One thing that is certain, Ohio is home to many preservation leaders, and two examples of stellar resources are Judith Kitchen, director of technical services at the Ohio Historic Preservation Office, and the late, Eric Johannesen, architectural historian and preservationist.
In my position as a member of the Ohio Historic Service Corps, I have had the fortune of working with many Ohio Historic Inventories completed by Johannesen, when he was serving as a State Officer at Western Reverse Historical Society (before the Regan Era state cuts shut down satellite offices spread across the state). Johannesen is also the author of many books covering architectural history in the Western Reserve region.
Additionally, in my studies, I have been introduced to Judith Kitchen's many publications, which are all straight forward prose that encourage understanding and better preservation practices.
While at the Ohio Historical Society last week for training, I picked up a copy of Johannesen's Ohio College Architecture Before 1870 and Kitchen's Characteristics of Effective Local Historic Preservation Legislation... for less then ten dollars!
Not only does the Ohio Historical Society preserve significant archaeological and historic sites, but they also are responsible for outstanding publications put together by staff and liaisons.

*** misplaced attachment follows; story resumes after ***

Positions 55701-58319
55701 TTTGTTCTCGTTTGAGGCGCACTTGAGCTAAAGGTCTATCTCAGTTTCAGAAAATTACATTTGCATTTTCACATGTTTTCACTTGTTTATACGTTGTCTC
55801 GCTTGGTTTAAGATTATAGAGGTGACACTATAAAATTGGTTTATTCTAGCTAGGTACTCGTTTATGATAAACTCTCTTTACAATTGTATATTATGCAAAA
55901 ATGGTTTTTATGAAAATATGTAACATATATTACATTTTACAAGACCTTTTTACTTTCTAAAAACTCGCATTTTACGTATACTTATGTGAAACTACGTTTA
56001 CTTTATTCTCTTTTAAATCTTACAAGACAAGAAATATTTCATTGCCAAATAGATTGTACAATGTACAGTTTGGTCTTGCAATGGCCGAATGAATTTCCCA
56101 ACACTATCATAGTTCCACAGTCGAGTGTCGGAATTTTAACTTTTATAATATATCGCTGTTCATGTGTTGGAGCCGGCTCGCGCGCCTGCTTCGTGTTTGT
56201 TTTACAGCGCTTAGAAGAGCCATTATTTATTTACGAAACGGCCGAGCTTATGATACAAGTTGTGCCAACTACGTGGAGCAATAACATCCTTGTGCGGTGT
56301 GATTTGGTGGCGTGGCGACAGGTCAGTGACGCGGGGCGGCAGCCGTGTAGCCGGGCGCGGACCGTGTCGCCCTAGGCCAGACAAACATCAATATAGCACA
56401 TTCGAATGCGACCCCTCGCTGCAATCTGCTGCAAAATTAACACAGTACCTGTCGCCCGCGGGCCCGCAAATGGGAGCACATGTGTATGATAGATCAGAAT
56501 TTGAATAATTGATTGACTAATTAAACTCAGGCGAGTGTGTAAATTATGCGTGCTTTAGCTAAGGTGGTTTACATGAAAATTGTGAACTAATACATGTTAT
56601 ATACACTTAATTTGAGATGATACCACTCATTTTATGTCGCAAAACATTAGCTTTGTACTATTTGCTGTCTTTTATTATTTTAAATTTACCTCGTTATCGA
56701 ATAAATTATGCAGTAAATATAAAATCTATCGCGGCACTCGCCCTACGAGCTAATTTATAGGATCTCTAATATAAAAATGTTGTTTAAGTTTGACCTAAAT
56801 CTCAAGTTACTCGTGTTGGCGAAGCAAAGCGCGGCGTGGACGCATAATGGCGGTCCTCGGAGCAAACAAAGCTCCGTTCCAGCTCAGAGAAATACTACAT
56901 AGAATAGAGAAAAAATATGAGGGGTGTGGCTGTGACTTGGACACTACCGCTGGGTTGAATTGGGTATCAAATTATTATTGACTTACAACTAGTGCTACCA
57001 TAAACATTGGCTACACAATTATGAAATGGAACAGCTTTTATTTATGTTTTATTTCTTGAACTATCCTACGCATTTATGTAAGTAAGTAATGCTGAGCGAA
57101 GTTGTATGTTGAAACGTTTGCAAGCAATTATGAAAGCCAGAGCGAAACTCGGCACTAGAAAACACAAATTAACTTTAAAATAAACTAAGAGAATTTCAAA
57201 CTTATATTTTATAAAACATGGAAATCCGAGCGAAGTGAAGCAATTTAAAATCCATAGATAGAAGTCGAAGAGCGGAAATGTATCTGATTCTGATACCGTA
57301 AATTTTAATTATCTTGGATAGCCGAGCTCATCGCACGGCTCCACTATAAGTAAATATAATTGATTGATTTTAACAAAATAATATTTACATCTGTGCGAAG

These two publications are pocket sized references necessary for any one's preservation library.
Johannesen paints a picture of the livelihood and expansiveness found in Ohio's early colleges. His writing is a great example of how to connect history with the built environment. He provides not only architectural descriptions, but he places them within their historic context. It is a great example for those learning to write about historic context and the built environment, and it is also a great refresher to those who feel they are already are writing well. Establishing historic context is not simply writing about historical events may have happened during the period the building was constructed, but it is about finding those events through the built material. Tertiary information is a great way to support a building's broader context, but it is all too often used as a weak example of site specific significance.
Kitchen's primer is a go-to-guide for those writing and coming to understand preservation law. It makes a bold point that local ordinances are the most comprehensive measure for community level preservation. Thumbing through this read may also provide a reader with definitions of preservation jargon, and it may also help shape the reader's understanding of preservation as it clearly spells out what can be done at this level. All too often interested community members come to preservation hoping that it can save their building, and then after the building is gone, their interest also wanes. Hopefully, preservationists will start using local ordinances as a starting place for outreach. First explaining what can happen in a community helps shape future actions. This resource is also a great read to help community members under stand what an ordinance does, as it explains how it was composed in the first place.